From traditional Southern meals to sugary sippin’s and late night nibbles, the Lowcountry’s culinary scene is vast and growing immensely nationwide. But you don’t have to spend a fortune at restaurants to sample some Southern specialties.
Fried Green Tomatoes:
This simple golden side dish peaked in popularity when the movie “Fried Green Tomatoes” came out in 1991. Though considered Southern fare for years, this dish has its own secret backstory, emerging from Jewish immigrants in the Northeast and Midwest before becoming a star of the South. Some of the first recipes found published on this traditional American tomato dish were in Jewish cookbooks, before showing up in cookbooks in the Midwest and newspapers. No matter where they’re from, we’re just glad they’re here and you can find them on menus all over the Lowcountry from Charleston to Bluffton.
Shrimp & Grits:
A staple on any Southern table, Shrimp & Grits is another hot dish you won’t want to miss. This regional specialty hails from the Lowcountry, with origins in the Native American Muskogee tribe who ground corn in a stone mill, giving it a gritty texture. It wasn’t until 1985 when Craig Claiborne of the New York Times visited North Carolina and published a recipe about them, that the Shrimp & Grits we know today gained widespread popularity. From hole-in-the-wall diners to upscale eateries all across the South, this plate is made many different ways, each pleasing palates of many different people.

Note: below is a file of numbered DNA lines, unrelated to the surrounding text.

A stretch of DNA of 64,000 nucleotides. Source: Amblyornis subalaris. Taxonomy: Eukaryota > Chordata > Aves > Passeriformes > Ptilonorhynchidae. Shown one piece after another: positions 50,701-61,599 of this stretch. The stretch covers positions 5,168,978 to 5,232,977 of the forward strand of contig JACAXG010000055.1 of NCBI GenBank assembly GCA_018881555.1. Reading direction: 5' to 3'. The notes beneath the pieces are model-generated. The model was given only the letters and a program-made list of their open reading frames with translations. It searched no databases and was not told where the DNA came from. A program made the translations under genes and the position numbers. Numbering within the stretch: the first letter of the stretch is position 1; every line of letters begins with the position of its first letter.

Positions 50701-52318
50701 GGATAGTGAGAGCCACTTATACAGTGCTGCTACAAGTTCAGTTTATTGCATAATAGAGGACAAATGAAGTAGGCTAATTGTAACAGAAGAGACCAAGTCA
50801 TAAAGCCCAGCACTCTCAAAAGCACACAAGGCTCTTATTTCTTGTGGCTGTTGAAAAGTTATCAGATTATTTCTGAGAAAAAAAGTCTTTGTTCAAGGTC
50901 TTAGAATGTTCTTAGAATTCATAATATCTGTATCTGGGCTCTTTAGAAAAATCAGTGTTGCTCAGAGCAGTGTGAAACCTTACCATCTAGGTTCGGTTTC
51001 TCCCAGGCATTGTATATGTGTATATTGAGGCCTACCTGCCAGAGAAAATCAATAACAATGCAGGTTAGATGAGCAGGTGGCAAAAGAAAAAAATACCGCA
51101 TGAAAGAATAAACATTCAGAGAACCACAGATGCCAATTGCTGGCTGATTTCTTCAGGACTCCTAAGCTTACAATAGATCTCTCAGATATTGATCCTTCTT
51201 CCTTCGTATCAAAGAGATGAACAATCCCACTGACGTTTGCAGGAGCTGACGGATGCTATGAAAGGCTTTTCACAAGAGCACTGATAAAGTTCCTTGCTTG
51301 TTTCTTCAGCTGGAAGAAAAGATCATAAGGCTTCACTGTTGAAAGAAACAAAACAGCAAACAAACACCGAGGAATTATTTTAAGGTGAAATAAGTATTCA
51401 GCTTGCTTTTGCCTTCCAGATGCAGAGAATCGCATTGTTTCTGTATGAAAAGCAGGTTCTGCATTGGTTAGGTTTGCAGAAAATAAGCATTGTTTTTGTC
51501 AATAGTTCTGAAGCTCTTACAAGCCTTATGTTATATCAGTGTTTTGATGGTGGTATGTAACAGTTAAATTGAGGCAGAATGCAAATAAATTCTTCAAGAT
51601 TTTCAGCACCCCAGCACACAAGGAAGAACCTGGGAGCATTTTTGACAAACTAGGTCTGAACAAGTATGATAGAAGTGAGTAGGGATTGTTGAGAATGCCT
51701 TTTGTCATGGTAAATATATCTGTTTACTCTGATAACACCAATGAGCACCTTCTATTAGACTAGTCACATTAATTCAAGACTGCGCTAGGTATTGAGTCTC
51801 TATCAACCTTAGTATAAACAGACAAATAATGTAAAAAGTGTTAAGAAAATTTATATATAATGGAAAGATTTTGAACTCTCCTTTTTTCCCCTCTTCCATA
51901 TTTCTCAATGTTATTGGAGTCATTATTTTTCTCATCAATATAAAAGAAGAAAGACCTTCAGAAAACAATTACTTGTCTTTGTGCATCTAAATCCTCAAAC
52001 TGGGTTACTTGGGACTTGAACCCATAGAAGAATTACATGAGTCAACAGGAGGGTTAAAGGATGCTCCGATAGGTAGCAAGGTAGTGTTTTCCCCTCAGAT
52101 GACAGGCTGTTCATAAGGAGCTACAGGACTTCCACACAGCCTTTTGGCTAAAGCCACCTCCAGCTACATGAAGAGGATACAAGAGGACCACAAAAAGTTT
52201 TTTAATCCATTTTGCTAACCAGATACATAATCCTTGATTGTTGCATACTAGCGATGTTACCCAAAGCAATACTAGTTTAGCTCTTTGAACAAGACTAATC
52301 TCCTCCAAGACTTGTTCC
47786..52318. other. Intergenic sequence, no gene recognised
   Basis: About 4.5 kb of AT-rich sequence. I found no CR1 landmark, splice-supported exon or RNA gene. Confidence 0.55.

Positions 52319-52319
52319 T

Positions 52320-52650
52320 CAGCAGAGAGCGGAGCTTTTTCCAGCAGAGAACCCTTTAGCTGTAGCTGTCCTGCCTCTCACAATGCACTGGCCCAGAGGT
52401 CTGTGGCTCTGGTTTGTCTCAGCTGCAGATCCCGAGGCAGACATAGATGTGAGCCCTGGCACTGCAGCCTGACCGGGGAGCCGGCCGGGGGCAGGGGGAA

When strolling by candy kitchens and confectioners, you smell the sweet aromas of fresh pralines. Known for their caramel color and crunchy pecans in the United States, these delights actually hail from France. The French make them much firmer with almonds and caramelized sugar. When these Southern specialties came with the French settlers to Louisiana, chefs substituted local ingredients. They’re in abundance in Savannah, so be sure to grab some when you visit!
Georgia may the “Peach State,” but did you know that South Carolina actually grows more of this fruit? As of 2017, the state of South Carolina produced 11,000 tons of peaches. Whether you’re in the mood for peach ice cream or peach cobbler get some while you’re here!